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Prudential Agrees to Pay $600 Million

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Prudential Equity Group (PEG), formerly known as Prudential Securities Inc., has agreed to pay $600 million in fines and restitution to resolve charges relating to improper market timing.

The charges against PEG allege that former PSI registered representatives defrauded mutual funds by concealing their identities, and those of their customers, to evade mutual funds’ prospectus limitations on market timing. PEG has been ordered to pay a total of $600 million pursuant to a global civil and criminal settlement with the United States Attorney’s Office for the District of Massachusetts, the Securities and Exchange Commission, the Massachusetts Securities Division, NASD, the New Jersey Bureau of Securities, the New York Attorney General’s Office, and the New York Stock Exchange.

Under the terms of the settlement, the SEC says that $270 million will be paid to a distribution fund administered by the Commission for the benefit of those harmed by the fraud, $325 million will be paid as a criminal penalty to the U.S. Department of Justice, and $5 million will be paid as a civil penalty to the Massachusetts Securities Division.

According to the SEC, from at least September 1999 through June 2003, former PSI registered reps deceived mutual funds in order to engage in market timing in the mutual funds’ shares. An SEC release announcing the PEG fine states that “on numerous occasions when mutual funds tried to prevent or block the registered representatives from market timing under certain broker identifying numbers, known as Financial Advisor, or FA numbers, at PSI, or in certain customer accounts, the registered representatives used deceptive market timing practices to evade the mutual funds’ restrictions and continue to trade.”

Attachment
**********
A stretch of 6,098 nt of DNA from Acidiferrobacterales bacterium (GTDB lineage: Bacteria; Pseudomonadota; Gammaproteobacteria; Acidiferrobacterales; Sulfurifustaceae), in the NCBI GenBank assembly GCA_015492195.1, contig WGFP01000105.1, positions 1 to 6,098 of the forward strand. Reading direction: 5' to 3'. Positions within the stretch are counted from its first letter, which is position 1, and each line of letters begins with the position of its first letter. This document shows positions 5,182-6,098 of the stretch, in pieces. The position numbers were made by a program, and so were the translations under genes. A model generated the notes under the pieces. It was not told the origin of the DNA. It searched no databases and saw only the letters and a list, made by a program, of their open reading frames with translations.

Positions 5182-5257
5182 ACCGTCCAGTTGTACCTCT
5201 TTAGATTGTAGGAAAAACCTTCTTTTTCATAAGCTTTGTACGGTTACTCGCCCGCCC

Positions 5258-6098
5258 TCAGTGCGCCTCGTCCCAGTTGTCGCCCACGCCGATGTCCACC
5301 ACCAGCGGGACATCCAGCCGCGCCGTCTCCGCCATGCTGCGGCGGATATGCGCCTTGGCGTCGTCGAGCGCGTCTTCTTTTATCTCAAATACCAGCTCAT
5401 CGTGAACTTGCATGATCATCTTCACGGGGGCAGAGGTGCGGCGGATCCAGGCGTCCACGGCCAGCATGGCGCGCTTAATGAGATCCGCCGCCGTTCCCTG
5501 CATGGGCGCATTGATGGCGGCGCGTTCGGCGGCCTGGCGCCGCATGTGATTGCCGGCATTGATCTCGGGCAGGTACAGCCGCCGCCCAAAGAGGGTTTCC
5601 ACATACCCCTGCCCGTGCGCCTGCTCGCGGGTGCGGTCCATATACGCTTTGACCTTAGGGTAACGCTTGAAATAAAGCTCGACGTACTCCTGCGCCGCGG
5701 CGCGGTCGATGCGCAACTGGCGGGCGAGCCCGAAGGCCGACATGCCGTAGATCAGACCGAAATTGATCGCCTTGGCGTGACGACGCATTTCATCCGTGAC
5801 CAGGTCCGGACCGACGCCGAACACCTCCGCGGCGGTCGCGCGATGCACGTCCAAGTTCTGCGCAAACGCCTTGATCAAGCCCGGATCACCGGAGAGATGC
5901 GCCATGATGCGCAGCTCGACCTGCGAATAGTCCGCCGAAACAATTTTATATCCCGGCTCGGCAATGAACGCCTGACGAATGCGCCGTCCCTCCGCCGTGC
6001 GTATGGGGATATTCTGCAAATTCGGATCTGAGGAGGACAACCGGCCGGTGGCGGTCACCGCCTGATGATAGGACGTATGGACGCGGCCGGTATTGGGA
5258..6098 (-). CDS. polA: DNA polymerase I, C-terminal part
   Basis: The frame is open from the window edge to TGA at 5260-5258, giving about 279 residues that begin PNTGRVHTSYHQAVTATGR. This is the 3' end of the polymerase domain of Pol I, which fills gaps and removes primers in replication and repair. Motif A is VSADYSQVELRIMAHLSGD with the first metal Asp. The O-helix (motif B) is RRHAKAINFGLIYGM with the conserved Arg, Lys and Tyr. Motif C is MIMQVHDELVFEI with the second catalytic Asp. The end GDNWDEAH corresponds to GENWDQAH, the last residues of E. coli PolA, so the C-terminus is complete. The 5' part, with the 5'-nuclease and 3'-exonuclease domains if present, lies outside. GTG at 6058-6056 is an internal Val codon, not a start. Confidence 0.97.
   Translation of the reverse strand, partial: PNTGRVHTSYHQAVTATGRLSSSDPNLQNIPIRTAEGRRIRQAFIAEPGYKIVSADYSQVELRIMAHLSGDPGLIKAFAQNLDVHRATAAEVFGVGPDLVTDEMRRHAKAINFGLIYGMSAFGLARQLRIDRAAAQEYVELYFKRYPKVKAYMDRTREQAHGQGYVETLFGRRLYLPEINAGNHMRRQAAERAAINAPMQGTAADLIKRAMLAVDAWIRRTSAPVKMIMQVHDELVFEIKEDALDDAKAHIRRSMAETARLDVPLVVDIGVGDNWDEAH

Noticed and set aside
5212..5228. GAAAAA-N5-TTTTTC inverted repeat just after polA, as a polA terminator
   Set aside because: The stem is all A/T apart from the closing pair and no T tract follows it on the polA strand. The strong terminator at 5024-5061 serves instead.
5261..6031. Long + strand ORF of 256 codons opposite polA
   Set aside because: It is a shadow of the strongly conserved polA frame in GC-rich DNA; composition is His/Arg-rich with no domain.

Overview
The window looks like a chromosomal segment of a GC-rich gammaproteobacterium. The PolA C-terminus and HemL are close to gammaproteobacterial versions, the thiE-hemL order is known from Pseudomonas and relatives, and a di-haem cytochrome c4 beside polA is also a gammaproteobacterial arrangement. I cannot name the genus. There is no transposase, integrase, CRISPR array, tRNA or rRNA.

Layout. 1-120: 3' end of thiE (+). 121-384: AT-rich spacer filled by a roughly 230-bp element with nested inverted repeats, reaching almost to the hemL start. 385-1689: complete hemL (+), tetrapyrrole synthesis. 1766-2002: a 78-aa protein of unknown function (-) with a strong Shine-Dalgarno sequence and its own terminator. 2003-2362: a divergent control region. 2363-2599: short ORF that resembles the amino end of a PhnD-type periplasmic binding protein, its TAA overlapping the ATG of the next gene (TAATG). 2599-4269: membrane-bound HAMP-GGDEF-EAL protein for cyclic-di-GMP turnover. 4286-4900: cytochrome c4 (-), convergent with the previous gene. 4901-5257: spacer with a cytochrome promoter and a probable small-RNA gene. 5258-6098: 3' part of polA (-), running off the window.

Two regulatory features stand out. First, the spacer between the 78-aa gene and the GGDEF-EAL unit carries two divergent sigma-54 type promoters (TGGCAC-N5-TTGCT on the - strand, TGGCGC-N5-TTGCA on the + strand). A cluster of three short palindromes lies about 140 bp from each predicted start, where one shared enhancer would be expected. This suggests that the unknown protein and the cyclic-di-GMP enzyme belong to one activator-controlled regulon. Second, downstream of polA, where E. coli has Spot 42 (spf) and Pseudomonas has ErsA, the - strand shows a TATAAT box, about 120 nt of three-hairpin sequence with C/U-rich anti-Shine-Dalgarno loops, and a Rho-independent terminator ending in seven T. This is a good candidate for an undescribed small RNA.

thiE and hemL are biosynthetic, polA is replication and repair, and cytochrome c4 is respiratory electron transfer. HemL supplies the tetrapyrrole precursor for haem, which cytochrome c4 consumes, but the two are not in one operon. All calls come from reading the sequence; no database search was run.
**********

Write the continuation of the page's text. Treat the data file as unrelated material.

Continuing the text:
In settling the Commission’s charges, the SEC states that PEG has also agreed to be censured and to retain the services of an independent distribution consultant for the distribution of the $270 million disgorgement. PEG has consented to the issuance of the SEC’s Order without admitting or denying the findings contained therein, according to the SEC.